Something about the federal level in this country certainly betrays logic. This doesn’t stop those seeking the Fed’s funds (in reality, money stripped from hard-working Americans) to conform to this behemoth of draconian legalism. You can buy a lot of social submission with this method to be sure.

  4. Must be all that toothpaste money behind this outrage.

  5. Private, religiously-affiliated university. As is Georgetown.

    Do you now think Georgetown should be made to pay for Sandra Fluke’s Pill, even if it’s against their policy and beliefs?

    1. sandra’s tuition paid for her private insurance

      1. Are you too fucking stupid to realize I’m actually agreeing with you? Goddamn, you are a moron. I think I’ll disagree with you on this just so I don’t get caught in your neck of the woods.

        Pepperdine should be forced to go against their religious beliefs and change their policy in support of anti-prohibition! YAY!

        1. take it easy ok? im not used to anyone agreeing w me on this board

          1. I’m not used to anyone understanding you on this board.

        2. No, they shouldn’t. As hypocritical as it is, they should be allowed to refuse. But they also be called out for it.

  6. Obviously, Pepperdine endorses the morally bankrupt policy of Governmental Prohibition. Heaven forbid, one of their students thinks outside the box. To the University, it’s better that the student work for free for someone (Corps are people, too) who they approve of.

    1. If the student signed up at a school that said, “We support the Drug War in every way, and no dissent will be tolerated,” then that would be fine. I believe the student was misled, about what she would find at the (very expensive) school, once she had signed up.

      1. Look. Drugs are bad. They’re bad because they’re bad, and there’s no point in arguing about it. They’re bad.
        Anyone who questions their being illegal should not to be taken seriously.
        Should the university allow students to intern at The Flat Earth Society?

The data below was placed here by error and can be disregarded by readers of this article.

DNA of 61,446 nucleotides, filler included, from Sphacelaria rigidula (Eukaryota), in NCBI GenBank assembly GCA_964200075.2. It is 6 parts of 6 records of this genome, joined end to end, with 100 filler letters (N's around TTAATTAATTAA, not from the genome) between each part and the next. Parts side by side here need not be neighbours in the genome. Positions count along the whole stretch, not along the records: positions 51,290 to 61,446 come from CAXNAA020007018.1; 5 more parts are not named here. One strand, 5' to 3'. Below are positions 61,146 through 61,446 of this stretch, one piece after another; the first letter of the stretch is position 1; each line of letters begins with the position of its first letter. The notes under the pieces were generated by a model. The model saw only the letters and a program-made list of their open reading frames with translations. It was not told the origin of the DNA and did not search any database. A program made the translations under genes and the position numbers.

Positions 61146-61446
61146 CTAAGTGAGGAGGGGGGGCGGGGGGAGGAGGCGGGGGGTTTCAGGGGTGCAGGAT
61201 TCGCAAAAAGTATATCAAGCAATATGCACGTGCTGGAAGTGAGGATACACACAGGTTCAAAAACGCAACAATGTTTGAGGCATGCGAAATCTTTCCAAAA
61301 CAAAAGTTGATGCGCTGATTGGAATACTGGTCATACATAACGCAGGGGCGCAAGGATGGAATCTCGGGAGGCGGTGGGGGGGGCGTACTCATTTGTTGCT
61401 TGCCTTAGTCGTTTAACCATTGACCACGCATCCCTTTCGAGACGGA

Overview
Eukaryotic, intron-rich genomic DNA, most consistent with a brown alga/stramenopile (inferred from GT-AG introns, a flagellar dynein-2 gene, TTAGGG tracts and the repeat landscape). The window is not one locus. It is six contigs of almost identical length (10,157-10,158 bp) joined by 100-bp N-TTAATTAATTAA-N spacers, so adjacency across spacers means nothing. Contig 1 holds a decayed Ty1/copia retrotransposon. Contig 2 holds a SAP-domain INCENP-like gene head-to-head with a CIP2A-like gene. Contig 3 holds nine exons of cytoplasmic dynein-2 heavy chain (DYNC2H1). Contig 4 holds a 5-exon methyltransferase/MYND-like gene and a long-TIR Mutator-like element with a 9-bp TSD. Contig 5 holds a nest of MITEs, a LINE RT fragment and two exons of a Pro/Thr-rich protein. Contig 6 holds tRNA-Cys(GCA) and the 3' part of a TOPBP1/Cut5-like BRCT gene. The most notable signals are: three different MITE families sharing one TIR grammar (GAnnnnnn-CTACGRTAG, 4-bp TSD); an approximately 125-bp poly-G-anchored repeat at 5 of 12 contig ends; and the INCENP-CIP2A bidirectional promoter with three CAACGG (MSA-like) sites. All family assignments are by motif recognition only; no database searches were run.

I think not. Questioning federal drug policy is on the same level of lunacy.
        Next you’re going to say that human activity is not causing global climate change, right?
        And people wonder why libertarians aren’t taken seriously.

        1. Except that Pepperdine is in a state that has legalized marijuana for medical purposes. The Federal government routinely cracks down on that state’s *legal* marijuana dispensaries. This is indeed a legitimate public policy topic worthy of an internship.

  7. I guess the professor hasn’t read the October issue of First Things, or at least the article, “A Mandate to Disobey”.

  8. I didn’t know that Pepperdine gave credit for anything but surfing anyway.

  9. Unless their national and world councils are some aberration, the Churches of Christ are extremely “left”-wing. So I think this can be taken as an indication that when you go out on the extreme of the “left”, that’s not friendly territory for drug reform.

    Harry Levine had it pretty well pegged. There’s a niche on the “left” that’s friendly to drug reform, but it isn’t a niche that wields any sort of clout on the recognized “left”. There’s George Soros, and then there’s…what? Soros is kind of a niche himself; if he didn’t have all that money, it would be insignificant.